Dr. Tyler Cooper, CEO of Cooper Aerobics, On Running The Family Business

Dr. Tyler Cooper, president and CEO of Cooper Athletics.
Dr. Tyler Cooper, president and CEO of Cooper Athletics.

Dr. Tyler Cooper’s tenure at Cooper Aerobics is respectable, to say the least; he literally grew up there. His father, Kenneth H. Cooper, founded the Cooper Aerobics Center just days before Tyler’s birth in 1970. And in the four decades since, the younger Cooper watched his dad—who is also the founding father of the form of physical exercise known as aerobics—pioneer a multi-specialty practice that’s focused on prevention and backed by extensive research.

Cooper and I met at Cedars Woodfire Grill, the healthy on-site restaurant at the Cooper Fitness Center Dallas. He ordered the 800-calorie Asian Sweet and Spicy Bowl with chicken, and I enjoyed the alfredo-sauced Italian White Bowl, whose calorie count is significantly higher. Over lunch, Cooper told me that more than 250,000 people have visited the clinic in the last 45 years.

With all of those people came another opportunity: creating the Cooper Institute, a nonprofit entity that records data on all of those visitors. Since its inception, it has become the largest of its kind in the world, housing 1.8 million points of data. In addition to the Cooper Clinic and the Cooper Institute, the portfolio also includes fitness centers in Dallas and McKinney, which record exercise and personal health data that’s later correlated with customized fitness plans.

“The real strength of who we are is in our research, and that we lead the way in prevention,” Cooper says. “We see patients from all over the world, and about half of our patients come from outside the state of Texas. We bring a lot of people into Dallas who wouldn’t otherwise necessarily come here.”

It was this reality that brought the enterprise into yet another business venture: hotels. In the early ’80s, Cooper says there were so many people visiting the facilities that they built a hotel at the Cooper Institute in Dallas. At the time of our conversation, the Cooper Hotel was No. 2 on Trip Advisor for the entire city of Dallas. Booking a room there grants access to all of the Cooper facilities. Housekeeping even leaves Cooper-brand vitamins on your pillow before bed.

“We are much more about improving people’s lives and the quality of lives—not just a place to work out,” Cooper says, stressing that membership is much more engaging than at your average gym. “We set you up with a personal trainer, we do a fitness assessment, we do an evaluation, we let you go to the clinic and do a treadmill stress test. … It’s a real community, and our average member stays 10 years. The industry standard is six months to a year, but we have people who have been here since the opening.”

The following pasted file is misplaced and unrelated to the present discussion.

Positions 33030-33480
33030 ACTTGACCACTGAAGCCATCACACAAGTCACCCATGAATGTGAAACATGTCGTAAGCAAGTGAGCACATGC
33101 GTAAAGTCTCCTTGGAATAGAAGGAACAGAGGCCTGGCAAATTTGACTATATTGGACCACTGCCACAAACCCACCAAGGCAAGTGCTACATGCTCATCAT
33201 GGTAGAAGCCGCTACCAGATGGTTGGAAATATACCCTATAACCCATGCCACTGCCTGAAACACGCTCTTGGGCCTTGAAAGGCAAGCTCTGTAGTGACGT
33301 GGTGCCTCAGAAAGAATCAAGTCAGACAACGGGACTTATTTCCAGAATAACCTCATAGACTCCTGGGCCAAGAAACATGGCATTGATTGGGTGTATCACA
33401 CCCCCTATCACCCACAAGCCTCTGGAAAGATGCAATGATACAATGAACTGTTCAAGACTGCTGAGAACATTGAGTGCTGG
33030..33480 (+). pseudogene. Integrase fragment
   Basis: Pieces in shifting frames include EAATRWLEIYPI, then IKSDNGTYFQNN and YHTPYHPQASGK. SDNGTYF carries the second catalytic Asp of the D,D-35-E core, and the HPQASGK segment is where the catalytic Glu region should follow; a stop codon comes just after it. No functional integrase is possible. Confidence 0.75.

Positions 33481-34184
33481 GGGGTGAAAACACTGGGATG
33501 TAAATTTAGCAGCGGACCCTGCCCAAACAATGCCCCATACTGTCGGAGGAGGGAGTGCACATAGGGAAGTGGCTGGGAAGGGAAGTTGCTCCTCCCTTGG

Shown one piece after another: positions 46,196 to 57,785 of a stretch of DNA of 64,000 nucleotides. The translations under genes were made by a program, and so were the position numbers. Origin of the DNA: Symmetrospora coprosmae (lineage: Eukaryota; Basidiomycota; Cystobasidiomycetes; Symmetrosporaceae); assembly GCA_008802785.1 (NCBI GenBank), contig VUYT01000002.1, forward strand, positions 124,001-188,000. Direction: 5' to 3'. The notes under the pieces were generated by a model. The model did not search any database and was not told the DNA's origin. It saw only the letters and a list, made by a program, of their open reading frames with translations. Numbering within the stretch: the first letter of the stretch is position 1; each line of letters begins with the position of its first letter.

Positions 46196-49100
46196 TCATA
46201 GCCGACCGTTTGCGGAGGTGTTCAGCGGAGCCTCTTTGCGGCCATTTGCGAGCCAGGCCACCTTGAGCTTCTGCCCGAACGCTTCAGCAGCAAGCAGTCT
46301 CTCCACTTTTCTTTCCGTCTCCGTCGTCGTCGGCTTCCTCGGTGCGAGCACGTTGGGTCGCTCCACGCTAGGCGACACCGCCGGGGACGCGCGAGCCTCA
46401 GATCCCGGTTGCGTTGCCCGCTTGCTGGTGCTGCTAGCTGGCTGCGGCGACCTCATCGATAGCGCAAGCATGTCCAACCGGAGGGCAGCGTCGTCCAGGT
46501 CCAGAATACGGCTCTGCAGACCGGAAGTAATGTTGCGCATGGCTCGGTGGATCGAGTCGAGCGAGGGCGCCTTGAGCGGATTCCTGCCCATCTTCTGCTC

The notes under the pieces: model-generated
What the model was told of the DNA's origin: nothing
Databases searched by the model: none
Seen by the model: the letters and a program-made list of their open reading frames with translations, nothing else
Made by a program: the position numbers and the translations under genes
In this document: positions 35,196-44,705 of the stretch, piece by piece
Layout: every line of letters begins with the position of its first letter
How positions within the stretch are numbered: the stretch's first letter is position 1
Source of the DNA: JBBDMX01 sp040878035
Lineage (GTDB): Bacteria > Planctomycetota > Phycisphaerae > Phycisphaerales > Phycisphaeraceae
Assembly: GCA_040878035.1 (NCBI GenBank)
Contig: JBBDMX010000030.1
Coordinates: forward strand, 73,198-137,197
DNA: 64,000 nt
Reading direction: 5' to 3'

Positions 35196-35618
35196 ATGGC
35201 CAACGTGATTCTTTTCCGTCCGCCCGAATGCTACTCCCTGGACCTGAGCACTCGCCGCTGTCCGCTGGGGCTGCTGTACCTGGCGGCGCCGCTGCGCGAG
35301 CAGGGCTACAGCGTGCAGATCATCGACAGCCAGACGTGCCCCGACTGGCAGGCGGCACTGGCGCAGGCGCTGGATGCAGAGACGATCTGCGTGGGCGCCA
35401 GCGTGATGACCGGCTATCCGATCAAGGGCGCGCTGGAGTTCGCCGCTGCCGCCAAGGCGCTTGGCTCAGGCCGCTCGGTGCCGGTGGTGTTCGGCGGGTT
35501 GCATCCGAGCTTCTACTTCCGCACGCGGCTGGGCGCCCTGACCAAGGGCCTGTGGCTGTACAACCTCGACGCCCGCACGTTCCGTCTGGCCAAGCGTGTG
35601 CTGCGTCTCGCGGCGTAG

In the future, Cooper says he plans to develop new lines of business to further grow the fitness behemoth. But the core of Cooper’s mission remains to encourage health and fitness.

“One of the things I’m most excited about is, how do we continue to scale Cooper to impact somebody who could never come here?” he says. “Years ago that was books and speaking—and we still do those things—but we’ve developed multiple IT-related platforms and are putting some applications [in place] that use our science, our history, and our knowledge in a very user-friendly way.”

Still, his work won’t be finished after all of that. Cooper says he’s sometimes frustrated that Dallas doesn’t really recognize the scope and reach of the Cooper brand of companies, or the impact that it has had on the world.

“One of our biggest challenges we have as a business is that people drive by this, and they don’t know what it is,” Cooper says of the Dallas facilities. “It’s difficult to get the message across of the greater things that we do.”

Don’t be fooled, though. Cooper and his cohorts have and will continue to make their mark: The institute has published more than 700 studies, including a vital 1989 study that, for the first time, showed the beneficial effects of exercise, revealing that individuals who exercised regularly lived longer and decreased their risk of dying of any cause by 58 percent.

“We sit in a unique position to be able to be proactive in telling people how to make moderations to their health in order to improve their life,” Cooper says. “Our goal is to impact change.”

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